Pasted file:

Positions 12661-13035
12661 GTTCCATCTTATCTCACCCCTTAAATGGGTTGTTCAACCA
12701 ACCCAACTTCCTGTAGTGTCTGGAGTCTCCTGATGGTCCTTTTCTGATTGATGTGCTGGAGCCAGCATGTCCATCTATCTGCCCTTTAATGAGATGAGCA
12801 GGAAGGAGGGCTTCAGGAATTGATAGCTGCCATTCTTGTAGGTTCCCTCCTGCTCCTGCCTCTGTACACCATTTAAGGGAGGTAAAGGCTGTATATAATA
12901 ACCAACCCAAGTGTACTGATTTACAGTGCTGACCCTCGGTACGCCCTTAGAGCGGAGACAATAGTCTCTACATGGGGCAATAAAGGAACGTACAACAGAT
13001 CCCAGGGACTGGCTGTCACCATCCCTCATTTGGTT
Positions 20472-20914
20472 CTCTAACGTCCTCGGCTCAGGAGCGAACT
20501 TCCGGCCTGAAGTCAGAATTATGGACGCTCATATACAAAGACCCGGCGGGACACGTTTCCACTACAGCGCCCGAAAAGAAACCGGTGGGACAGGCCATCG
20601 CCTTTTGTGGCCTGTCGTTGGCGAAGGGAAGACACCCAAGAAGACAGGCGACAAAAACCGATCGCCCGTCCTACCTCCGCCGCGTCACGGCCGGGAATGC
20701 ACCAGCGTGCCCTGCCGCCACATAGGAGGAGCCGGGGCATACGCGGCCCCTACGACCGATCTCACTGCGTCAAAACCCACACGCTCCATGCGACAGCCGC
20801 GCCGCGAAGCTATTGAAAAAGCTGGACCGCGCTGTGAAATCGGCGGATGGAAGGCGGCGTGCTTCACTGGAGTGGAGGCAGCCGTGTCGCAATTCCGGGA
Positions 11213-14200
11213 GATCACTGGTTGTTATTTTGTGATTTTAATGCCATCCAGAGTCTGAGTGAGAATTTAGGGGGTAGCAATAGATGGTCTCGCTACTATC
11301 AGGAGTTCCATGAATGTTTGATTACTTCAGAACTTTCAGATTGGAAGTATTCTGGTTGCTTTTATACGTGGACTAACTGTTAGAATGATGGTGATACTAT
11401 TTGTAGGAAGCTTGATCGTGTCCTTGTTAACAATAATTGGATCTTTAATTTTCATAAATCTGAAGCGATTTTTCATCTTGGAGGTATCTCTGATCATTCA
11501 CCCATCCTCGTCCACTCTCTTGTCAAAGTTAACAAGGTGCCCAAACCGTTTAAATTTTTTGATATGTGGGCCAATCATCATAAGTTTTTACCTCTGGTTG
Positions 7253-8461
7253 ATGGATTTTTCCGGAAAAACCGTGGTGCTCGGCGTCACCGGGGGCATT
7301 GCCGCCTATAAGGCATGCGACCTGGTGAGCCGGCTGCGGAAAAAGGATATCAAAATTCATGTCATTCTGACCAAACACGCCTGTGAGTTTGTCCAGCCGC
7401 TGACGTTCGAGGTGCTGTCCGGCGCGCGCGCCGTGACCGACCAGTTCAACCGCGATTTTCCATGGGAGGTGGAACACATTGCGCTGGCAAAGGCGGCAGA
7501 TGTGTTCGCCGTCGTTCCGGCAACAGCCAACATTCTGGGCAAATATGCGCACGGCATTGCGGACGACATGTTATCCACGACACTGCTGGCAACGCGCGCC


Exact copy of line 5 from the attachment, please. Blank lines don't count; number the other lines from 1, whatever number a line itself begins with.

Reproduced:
12901 ACCAACCCAAGTGTACTGATTTACAGTGCTGACCCTCGGTACGCCCTTAGAGCGGAGACAATAGTCTCTACATGGGGCAATAAAGGAACGTACAACAGAT